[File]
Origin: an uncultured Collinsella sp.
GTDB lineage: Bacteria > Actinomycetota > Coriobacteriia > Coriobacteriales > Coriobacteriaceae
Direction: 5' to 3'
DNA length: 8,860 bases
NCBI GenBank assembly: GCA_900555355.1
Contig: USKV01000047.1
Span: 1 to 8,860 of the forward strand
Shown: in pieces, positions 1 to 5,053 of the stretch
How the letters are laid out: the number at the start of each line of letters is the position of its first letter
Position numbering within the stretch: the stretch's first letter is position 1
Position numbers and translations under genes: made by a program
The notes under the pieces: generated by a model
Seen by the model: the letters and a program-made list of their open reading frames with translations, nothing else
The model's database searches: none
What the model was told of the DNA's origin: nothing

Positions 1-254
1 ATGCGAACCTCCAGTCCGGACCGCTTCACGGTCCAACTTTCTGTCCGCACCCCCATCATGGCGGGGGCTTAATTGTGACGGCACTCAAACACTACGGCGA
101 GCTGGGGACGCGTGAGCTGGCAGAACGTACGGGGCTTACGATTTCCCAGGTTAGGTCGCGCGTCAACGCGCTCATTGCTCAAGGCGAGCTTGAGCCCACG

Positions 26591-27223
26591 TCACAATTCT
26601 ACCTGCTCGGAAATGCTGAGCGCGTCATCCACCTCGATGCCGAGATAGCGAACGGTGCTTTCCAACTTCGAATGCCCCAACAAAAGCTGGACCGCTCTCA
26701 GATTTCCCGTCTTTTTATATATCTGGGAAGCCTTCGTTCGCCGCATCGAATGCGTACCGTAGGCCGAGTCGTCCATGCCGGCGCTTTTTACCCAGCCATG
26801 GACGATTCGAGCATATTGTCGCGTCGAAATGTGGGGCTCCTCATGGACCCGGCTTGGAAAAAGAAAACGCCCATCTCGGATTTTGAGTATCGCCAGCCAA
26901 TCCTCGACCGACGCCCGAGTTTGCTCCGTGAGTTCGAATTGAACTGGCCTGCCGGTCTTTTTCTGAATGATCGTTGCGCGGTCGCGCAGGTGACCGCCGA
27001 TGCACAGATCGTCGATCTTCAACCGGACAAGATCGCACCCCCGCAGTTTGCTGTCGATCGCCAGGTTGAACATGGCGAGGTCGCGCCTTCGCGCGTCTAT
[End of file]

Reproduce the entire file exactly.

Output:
Origin: an uncultured Collinsella sp.
GTDB lineage: Bacteria > Actinomycetota > Coriobacteriia > Coriobacteriales > Coriobacteriaceae
Direction: 5' to 3'
DNA length: 8,860 bases
NCBI GenBank assembly: GCA_900555355.1
Contig: USKV01000047.1
Span: 1 to 8,860 of the forward strand
Shown: in pieces, positions 1 to 5,053 of the stretch
How the letters are laid out: the number at the start of each line of letters is the position of its first letter
Position numbering within the stretch: the stretch's first letter is position 1
Position numbers and translations under genes: made by a program
The notes under the pieces: generated by a model
Seen by the model: the letters and a program-made list of their open reading frames with translations, nothing else
The model's database searches: none
What the model was told of the DNA's origin: nothing

Positions 1-254
1 ATGCGAACCTCCAGTCCGGACCGCTTCACGGTCCAACTTTCTGTCCGCACCCCCATCATGGCGGGGGCTTAATTGTGACGGCACTCAAACACTACGGCGA
101 GCTGGGGACGCGTGAGCTGGCAGAACGTACGGGGCTTACGATTTCCCAGGTTAGGTCGCGCGTCAACGCGCTCATTGCTCAAGGCGAGCTTGAGCCCACG

Positions 26591-27223
26591 TCACAATTCT
26601 ACCTGCTCGGAAATGCTGAGCGCGTCATCCACCTCGATGCCGAGATAGCGAACGGTGCTTTCCAACTTCGAATGCCCCAACAAAAGCTGGACCGCTCTCA
26701 GATTTCCCGTCTTTTTATATATCTGGGAAGCCTTCGTTCGCCGCATCGAATGCGTACCGTAGGCCGAGTCGTCCATGCCGGCGCTTTTTACCCAGCCATG
26801 GACGATTCGAGCATATTGTCGCGTCGAAATGTGGGGCTCCTCATGGACCCGGCTTGGAAAAAGAAAACGCCCATCTCGGATTTTGAGTATCGCCAGCCAA
26901 TCCTCGACCGACGCCCGAGTTTGCTCCGTGAGTTCGAATTGAACTGGCCTGCCGGTCTTTTTCTGAATGATCGTTGCGCGGTCGCGCAGGTGACCGCCGA
27001 TGCACAGATCGTCGATCTTCAACCGGACAAGATCGCACCCCCGCAGTTTGCTGTCGATCGCCAGGTTGAACATGGCGAGGTCGCGCCTTCGCGCGTCTAT